# Foci and the Definitions of Ellipses and Hyperbolas

Lesson Transcript
Instructor: Laura Pennington

Laura received her Master's degree in Pure Mathematics from Michigan State University, and her Bachelor's degree in Mathematics from Grand Valley State University. She has 20 years of experience teaching collegiate mathematics at various institutions.

In this lesson, we'll look at the definition of an ellipse and a hyperbola. We'll use the foci of each of these to define them technically and formally, and we'll look at some examples to make the definitions more understandable. Updated: 03/21/2020

## Ellipses and Hyperbolas

Many of us are aware that the earth orbits the sun by traveling around it. However, what some people might not be aware of, is that the path the earth takes around the sun is the shape of a mathematical curve called an ellipse.

Wow! That's so cool! An ellipse is a mathematical shape that looks somewhat like a circle that has been squashed down a bit. Ellipses were first discovered by the ancient Greeks during their study of conic sections, where conic sections are curves that can be obtained by slicing a right cone at different angles. The ellipse is found by slicing a right cone as shown. Another conic section studied by the Greeks was the hyperbola. A hyperbola is a conic section that can be obtained by slicing a right cone as shown on screen now. When we slice the cone in this way, the cross section is a hyperbola and looks somewhat like two U's with their bottoms facing each other.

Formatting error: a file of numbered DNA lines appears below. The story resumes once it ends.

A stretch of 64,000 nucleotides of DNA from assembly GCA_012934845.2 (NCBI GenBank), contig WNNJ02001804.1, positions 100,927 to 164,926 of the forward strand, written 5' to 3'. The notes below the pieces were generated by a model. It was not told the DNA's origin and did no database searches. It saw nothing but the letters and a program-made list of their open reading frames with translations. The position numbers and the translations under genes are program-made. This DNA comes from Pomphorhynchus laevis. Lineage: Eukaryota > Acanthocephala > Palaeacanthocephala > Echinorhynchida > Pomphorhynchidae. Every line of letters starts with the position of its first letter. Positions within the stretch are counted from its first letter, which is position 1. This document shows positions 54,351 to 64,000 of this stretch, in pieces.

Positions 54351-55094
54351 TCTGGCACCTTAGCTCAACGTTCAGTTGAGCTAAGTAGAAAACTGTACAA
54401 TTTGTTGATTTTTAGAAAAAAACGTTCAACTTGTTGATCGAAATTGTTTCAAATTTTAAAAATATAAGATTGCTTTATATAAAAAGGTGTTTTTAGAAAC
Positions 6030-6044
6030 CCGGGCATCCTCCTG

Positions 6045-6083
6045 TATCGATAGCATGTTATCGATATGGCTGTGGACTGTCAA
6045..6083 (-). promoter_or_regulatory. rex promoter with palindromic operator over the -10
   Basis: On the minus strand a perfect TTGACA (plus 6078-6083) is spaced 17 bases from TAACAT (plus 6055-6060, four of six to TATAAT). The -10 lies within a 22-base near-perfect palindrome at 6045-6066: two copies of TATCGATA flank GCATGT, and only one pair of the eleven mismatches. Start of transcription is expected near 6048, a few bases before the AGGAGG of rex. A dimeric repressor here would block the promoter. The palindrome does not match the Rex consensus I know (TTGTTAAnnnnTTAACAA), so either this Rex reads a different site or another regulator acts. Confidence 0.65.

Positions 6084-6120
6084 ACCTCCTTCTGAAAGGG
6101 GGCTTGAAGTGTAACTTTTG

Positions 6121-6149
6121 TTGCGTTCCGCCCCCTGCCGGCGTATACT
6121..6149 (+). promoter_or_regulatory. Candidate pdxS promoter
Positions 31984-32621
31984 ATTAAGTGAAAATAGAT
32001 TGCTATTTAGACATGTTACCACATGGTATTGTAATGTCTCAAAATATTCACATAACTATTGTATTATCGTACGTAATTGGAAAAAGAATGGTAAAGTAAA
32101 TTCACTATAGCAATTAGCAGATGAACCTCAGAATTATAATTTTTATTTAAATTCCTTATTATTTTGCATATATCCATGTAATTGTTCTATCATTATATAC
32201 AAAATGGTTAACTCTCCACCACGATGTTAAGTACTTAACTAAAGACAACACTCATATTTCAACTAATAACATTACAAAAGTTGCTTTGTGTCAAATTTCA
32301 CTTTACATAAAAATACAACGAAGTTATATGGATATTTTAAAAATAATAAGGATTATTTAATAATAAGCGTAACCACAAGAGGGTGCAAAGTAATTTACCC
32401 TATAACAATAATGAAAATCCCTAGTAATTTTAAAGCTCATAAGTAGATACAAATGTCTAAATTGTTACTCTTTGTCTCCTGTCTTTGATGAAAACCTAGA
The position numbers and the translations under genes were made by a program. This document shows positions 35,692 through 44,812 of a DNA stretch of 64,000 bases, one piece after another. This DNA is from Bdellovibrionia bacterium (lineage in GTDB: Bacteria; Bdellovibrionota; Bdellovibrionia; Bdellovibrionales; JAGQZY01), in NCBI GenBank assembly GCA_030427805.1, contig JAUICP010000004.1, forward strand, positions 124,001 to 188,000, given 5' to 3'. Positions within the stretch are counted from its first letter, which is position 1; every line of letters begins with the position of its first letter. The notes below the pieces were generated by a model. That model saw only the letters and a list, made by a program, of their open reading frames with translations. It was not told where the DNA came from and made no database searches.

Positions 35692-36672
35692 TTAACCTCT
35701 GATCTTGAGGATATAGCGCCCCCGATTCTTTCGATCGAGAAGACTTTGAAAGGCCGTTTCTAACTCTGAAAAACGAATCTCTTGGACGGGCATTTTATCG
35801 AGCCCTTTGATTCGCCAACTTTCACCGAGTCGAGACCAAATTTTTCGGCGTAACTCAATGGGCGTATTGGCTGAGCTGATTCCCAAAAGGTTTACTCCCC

So far, this is pretty neat! Who would have though that slicing a cone could be so interesting! Let's take a look at a characteristic of both the ellipse and the hyperbola that will allow us to examine each curve more technically. An error occurred trying to load this video.

Try refreshing the page, or contact customer support.

Coming up next: Derive the Equation of an Ellipse from the Foci

### You're on a roll. Keep up the good work!

Replay
Your next lesson will play in 10 seconds
• 0:02 Ellipses and Hyperbolas
• 1:10 Foci of an Ellipse and…
• 2:46 Some Examples
• 5:02 Lesson Summary
Save Save

Want to watch this again later?

Timeline
Autoplay
Autoplay
Speed Speed

## Foci of an Ellipse and Hyperbola

Both an ellipse and a hyperbola have certain points called foci. Let's take a look at these points in each of the curves.

First, let's talk about the foci of an ellipse. The foci of an ellipse are two points, F and G, such that the distance from F to any point P, on the ellipse, to G is always the same. This information allows us to give a more technical definition of an ellipse. That is, given two points, F and G, an ellipse is the set of points P, such that FP + PG is constant, and we call the points, F and G, the ellipse's foci.

As we said, it turns out that hyperbolas also have foci. To understand the foci of a hyperbola, it's best to define the hyperbola in terms of its foci. Doing this will also give us the technical definition of a hyperbola, so let's give it a go!

For two given points, F and G called the foci, a hyperbola is the set of points, P, such that the difference between the distances, FP and GP, is constant. That is, if F and G are the foci of a hyperbola, then for any point, P, on the hyperbola, the absolute value of FP - GP is constant. Hmmm…that's a lot of information. I don't know about you, but I prefer to just think of an ellipse as a squashed circle and a hyperbola as two U's with their bottoms facing each other. Nonetheless, knowing what the foci is for each of these curves, along with their technical definitions, is very important when studying these concepts.

## Some Examples

Let's take a look at a couple of examples to further our understanding of ellipses and hyperbolas.

First, consider the ellipse shown with foci (-4, 0) and (4, 0). The image shows this ellipse with two points on the ellipse labeled. Notice that the distances from each of the foci to the points on the ellipse are as follows:

FP1 = 17 / 5

To unlock this lesson you must be a Study.com Member.

### Register to view this lesson

Are you a student or a teacher?